It’s important that you track this because this number can tell you if something is going wrong. If individuals are coming to your home page and then leaving instantly, it could mean something is wrong. Maybe your home page is riddled with grammatical errors or it isn’t clear what the user is meant to do next. This can help you to diagnose issues and fix them so it doesn’t affect future web sessions on your website and halt your business growth.

  1. Pages visited

Now you know the percentage of people who visit your website and how many stay, it’s time to find out where the user goes on your website.

Noticeable on Google Analytics due to the apt heading ‘what pages do your users visit?’, you can see where users are going on your website. For example, if you have a blog post based on a certain product, it will tell you how many people have looked at this. It will tell you this for every single page on your website whether that’s the home page or the about us page.

It’s imperative to track this statistic as it can help you decide whether your website is efficient in getting users to perform the action that you want them to. For example, if you want them to read your blog posts and your blog posts are the most visited pages, your achieving what you’re aiming for. If it isn’t what you want to see, assess what you’re doing to see how you can further encourage people to perform the action you want. If users are visiting the wrong pages, you can make changes to direct them to the pages you’d prefer them to visit.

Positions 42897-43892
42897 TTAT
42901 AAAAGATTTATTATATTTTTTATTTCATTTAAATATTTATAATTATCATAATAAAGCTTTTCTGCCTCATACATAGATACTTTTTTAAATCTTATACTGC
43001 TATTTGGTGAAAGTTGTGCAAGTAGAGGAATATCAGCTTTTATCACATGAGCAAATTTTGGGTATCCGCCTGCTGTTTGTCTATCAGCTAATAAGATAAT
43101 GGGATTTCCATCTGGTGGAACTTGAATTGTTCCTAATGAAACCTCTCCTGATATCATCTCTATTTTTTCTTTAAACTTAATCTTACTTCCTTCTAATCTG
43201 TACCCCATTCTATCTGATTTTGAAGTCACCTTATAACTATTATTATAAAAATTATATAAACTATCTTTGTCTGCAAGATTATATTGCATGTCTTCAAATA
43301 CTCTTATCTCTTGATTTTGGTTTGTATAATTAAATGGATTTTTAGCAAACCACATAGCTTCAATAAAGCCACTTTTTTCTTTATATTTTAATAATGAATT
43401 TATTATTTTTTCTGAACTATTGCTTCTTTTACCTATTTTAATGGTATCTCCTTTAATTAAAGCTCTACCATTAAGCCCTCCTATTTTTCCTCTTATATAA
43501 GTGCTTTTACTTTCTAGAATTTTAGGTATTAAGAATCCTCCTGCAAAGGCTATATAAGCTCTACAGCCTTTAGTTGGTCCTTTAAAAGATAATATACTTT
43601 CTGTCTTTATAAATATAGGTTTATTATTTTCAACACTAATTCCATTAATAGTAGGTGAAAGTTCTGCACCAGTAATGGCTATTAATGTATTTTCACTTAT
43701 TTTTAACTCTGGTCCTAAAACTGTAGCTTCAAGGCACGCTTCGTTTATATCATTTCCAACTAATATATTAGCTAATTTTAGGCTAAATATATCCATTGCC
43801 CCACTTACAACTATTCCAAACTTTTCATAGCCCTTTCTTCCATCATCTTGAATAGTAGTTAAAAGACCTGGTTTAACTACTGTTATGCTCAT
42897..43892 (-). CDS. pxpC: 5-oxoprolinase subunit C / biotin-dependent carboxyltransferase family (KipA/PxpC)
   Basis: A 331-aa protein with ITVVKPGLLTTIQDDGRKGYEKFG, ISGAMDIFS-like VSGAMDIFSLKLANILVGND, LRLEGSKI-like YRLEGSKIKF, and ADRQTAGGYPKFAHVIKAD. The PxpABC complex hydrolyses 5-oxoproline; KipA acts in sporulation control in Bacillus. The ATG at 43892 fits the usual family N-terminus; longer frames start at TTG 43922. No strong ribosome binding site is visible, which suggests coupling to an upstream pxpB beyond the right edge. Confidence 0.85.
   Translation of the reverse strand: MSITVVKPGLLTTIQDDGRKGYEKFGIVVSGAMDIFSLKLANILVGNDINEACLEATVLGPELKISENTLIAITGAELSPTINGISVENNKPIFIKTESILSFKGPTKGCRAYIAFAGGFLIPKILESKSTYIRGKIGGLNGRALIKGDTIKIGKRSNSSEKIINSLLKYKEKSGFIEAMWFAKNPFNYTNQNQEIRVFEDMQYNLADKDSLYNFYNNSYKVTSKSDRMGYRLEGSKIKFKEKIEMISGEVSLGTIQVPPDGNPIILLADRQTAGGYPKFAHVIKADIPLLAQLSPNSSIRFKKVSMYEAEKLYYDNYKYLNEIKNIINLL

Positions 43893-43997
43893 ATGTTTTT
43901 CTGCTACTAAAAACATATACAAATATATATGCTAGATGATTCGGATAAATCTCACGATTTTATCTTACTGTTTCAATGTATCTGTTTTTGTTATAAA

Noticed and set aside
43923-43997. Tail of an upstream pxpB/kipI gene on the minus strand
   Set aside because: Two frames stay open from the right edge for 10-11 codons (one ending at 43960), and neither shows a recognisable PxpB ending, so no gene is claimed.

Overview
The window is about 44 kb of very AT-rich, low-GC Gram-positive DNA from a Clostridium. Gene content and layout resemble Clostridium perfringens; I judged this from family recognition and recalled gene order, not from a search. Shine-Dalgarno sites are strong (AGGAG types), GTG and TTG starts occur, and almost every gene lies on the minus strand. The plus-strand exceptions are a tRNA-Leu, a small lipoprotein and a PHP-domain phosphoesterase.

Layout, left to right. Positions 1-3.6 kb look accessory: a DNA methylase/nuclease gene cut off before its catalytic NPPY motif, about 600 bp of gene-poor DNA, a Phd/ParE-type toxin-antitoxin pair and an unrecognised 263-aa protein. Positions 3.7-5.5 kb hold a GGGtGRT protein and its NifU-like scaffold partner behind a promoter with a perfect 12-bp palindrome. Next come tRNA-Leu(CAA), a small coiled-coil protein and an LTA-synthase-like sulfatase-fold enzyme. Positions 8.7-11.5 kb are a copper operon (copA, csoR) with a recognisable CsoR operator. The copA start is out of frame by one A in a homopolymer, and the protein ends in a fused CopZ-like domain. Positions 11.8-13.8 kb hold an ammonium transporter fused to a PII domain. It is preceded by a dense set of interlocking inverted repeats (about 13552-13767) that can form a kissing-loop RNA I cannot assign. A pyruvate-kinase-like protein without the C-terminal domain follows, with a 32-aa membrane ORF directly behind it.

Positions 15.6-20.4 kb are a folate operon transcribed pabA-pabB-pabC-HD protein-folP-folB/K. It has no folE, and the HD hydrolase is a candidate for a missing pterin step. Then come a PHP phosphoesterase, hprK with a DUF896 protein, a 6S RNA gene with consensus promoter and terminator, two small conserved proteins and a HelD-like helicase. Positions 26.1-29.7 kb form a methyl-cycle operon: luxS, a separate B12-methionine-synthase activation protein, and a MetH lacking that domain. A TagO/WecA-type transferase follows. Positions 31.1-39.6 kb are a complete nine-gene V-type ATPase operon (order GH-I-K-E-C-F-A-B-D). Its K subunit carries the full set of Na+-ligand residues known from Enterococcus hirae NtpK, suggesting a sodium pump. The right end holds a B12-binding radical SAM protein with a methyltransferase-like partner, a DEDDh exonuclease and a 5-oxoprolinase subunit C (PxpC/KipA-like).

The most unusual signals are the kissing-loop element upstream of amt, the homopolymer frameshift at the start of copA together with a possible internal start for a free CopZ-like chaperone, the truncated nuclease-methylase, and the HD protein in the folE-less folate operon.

1. Retaining Users

You know how many people visit, you know how many stay and you know how many pages they visit. Next, you’re going to find out whether you retain your users.

Aptly named, ‘how well do you retain users?’ will show you how many people are returning to your website. For example, if your website is visited by 100 users one week, this will tell you how many of them are returning in the form of a statistic. If you had 100 visitors last week and your retained is 90%, this means that 90 out of the 100 have come back to your website.

Tracking this statistic is important to your business because it’s always going to be vital that you have people returning to your website. If a user only visits your website one time, they’re not going to be a long-term prospect for your website. If somebody visits multiple times, this means they will potentially convert (buy or whatever a conversion is to you) time and time again. Used together with the traffic channel statistic, you can target specific groups of users based on where they visited from to encourage them to return.

  1. Session Duration

Now you’re aware of a host of statistics that are crucial to your business and website, this is the last statistic that we’d advise you to keep an eye on.

Easily found at the top of your Google Analytics home page, session duration is how long somebody stays on your website on average. If this is a number that’s minutes, this is usually a good thing. If it’s only a few seconds, that’s when you have to worry. The longer, the better with this statistic.

Watching this statistic is necessary as it tells you how long a user stays on your website. If this number is seconds instead of minutes, it might indicate a problem for you. Maybe a user cannot find what they’re looking for or there’s errors on the pages their visiting. This can help you to locate technical errors as well as help you modify your website to make it more accessible.